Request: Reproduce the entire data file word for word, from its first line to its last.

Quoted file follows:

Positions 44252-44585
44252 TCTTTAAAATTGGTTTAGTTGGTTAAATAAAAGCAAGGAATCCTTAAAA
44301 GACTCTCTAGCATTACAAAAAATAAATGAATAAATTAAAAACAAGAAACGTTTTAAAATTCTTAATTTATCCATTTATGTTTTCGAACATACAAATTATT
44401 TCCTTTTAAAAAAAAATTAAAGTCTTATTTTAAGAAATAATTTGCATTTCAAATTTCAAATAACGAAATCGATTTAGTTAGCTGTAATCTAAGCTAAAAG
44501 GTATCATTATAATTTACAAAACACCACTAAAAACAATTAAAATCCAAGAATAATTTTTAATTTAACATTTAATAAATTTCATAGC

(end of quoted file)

Positions 44252-44585
44252 TCTTTAAAATTGGTTTAGTTGGTTAAATAAAAGCAAGGAATCCTTAAAA
44301 GACTCTCTAGCATTACAAAAAATAAATGAATAAATTAAAAACAAGAAACGTTTTAAAATTCTTAATTTATCCATTTATGTTTTCGAACATACAAATTATT
44401 TCCTTTTAAAAAAAAATTAAAGTCTTATTTTAAGAAATAATTTGCATTTCAAATTTCAAATAACGAAATCGATTTAGTTAGCTGTAATCTAAGCTAAAAG
44501 GTATCATTATAATTTACAAAACACCACTAAAAACAATTAAAATCCAAGAATAATTTTTAATTTAACATTTAATAAATTTCATAGC